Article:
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      Embryonic Stem Cell-Derived Endothelial Cells May Lack Complete Functional Maturation in vitro


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          Stem cell therapies will only become clinically relevant if the stem cells differentiated in vitro function as their in vivo counterparts. Here, we employed our previously developed techniques for deriving endothelial cells (>96% purity) from mouse embryonic stem cells (ESC) and compared these with mouse aortic endothelial cells (MAEC) obtained from thoracic aortas. Immunocytochemical analysis of ESC-derived endothelial cells (EC) demonstrates that both cell types are positive for the EC markers endothelial nitric oxide synthase (eNOS), Flk-1, Flt-1, vascular endothelial cadherin (VEcad), platelet-endothelial cell adhesion molecule-1 (PECAM-1), and CD34. However, ESC-derived EC express slightly lower levels of PECAM-1 and VE-cadherin, and significantly lower levels of acetylated low-density lipoprotein (LDL) uptake and von Willebrand factor. Although ESC-derived EC do express VE-cadherin, the VE-cadherin in the ESC-derived EC did not localize as well at the cell-cell junctions as in the MAEC. Interestingly, ESC-derived EC express much greater levels of the endothelial and hematopoietic stem cell marker CD34 and vasculogenic and angiogenic sprouting than MAEC. These results indicate that ESC-derived EC share some key characteristics of ‘mature’ EC, while retaining markers of alternate phenotypes including immature endothelium.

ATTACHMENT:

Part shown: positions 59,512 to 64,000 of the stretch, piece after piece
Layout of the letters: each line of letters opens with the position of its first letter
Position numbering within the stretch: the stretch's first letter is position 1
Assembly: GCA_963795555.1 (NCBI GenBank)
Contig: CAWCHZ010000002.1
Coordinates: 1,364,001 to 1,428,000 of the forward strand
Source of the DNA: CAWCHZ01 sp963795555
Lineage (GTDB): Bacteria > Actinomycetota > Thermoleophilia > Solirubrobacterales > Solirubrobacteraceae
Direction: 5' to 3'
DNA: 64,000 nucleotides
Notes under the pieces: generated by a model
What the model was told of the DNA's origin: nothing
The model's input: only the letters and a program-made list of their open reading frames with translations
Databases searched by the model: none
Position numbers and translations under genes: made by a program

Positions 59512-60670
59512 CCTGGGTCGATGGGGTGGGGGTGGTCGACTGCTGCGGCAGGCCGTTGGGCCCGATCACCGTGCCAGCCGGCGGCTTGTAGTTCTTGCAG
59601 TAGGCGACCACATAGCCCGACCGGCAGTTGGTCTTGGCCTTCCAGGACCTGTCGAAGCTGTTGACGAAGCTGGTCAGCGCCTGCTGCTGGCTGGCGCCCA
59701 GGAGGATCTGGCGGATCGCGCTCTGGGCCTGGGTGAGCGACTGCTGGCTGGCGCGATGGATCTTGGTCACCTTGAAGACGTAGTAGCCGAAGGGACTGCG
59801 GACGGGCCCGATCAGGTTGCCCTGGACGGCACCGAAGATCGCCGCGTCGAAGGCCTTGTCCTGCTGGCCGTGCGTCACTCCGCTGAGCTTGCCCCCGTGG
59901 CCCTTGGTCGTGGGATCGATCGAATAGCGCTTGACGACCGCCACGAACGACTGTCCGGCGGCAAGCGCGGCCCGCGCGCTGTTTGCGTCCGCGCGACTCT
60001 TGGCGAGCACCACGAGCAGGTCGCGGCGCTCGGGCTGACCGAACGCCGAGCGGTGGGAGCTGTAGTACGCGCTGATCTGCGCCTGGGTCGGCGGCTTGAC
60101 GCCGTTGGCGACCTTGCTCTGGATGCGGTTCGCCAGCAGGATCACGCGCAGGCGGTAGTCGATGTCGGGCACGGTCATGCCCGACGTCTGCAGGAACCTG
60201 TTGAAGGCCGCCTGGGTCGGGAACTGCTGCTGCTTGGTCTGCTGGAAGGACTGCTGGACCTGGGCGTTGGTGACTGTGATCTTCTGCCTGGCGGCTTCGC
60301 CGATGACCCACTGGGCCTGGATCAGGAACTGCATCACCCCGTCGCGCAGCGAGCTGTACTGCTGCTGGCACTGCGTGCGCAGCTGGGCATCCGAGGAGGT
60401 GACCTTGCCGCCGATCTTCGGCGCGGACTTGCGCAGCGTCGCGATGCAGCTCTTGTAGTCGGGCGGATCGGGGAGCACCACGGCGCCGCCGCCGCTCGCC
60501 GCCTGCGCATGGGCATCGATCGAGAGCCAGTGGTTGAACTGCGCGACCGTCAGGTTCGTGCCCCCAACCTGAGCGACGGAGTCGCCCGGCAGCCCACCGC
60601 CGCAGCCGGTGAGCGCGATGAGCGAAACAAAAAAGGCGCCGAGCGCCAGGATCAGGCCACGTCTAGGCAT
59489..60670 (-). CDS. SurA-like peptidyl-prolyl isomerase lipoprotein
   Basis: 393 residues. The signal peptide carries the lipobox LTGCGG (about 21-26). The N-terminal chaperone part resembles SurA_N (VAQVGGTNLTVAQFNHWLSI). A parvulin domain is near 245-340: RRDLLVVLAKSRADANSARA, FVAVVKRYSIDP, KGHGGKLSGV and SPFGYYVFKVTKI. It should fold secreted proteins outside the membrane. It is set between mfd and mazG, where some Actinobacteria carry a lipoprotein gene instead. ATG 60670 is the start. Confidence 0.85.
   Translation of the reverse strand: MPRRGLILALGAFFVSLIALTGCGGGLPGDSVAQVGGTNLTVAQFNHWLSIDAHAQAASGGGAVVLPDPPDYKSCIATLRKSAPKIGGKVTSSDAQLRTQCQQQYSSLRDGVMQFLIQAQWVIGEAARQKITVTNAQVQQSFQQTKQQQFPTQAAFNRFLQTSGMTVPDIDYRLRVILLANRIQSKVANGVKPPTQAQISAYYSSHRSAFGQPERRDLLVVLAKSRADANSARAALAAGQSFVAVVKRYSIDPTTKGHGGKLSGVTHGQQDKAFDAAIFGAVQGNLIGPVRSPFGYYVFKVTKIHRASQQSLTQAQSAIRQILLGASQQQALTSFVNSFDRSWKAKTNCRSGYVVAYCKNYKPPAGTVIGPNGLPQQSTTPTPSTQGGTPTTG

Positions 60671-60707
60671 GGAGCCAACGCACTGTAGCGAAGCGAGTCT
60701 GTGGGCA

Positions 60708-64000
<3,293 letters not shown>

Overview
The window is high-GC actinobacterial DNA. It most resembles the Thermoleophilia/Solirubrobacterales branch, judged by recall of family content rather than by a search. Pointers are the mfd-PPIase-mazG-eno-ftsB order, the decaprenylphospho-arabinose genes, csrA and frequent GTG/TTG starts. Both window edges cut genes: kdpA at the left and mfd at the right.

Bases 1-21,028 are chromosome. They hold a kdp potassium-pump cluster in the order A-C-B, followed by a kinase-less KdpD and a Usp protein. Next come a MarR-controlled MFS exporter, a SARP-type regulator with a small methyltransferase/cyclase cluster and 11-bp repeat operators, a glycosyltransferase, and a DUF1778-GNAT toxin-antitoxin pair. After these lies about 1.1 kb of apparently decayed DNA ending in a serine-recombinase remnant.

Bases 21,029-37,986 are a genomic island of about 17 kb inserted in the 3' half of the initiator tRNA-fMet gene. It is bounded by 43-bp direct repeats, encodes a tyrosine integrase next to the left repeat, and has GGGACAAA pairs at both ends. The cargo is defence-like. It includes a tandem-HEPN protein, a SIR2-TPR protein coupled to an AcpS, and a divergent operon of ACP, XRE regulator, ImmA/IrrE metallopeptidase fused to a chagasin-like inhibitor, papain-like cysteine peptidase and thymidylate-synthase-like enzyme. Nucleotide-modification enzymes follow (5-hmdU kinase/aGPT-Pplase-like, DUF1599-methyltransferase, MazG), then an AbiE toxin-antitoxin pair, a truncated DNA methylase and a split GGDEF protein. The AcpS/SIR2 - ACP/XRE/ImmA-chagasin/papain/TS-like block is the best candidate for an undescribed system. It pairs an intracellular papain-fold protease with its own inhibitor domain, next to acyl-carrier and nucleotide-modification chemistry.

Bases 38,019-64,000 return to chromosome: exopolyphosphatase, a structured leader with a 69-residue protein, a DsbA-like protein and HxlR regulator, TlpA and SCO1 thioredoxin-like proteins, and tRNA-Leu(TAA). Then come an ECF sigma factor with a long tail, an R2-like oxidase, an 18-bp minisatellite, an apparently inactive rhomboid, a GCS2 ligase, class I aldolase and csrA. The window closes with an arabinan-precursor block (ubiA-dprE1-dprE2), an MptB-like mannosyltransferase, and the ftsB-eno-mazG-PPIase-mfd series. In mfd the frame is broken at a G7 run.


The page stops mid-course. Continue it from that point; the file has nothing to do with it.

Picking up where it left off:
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          Most cited references 18

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          Flk1-positive cells derived from embryonic stem cells serve as vascular progenitors.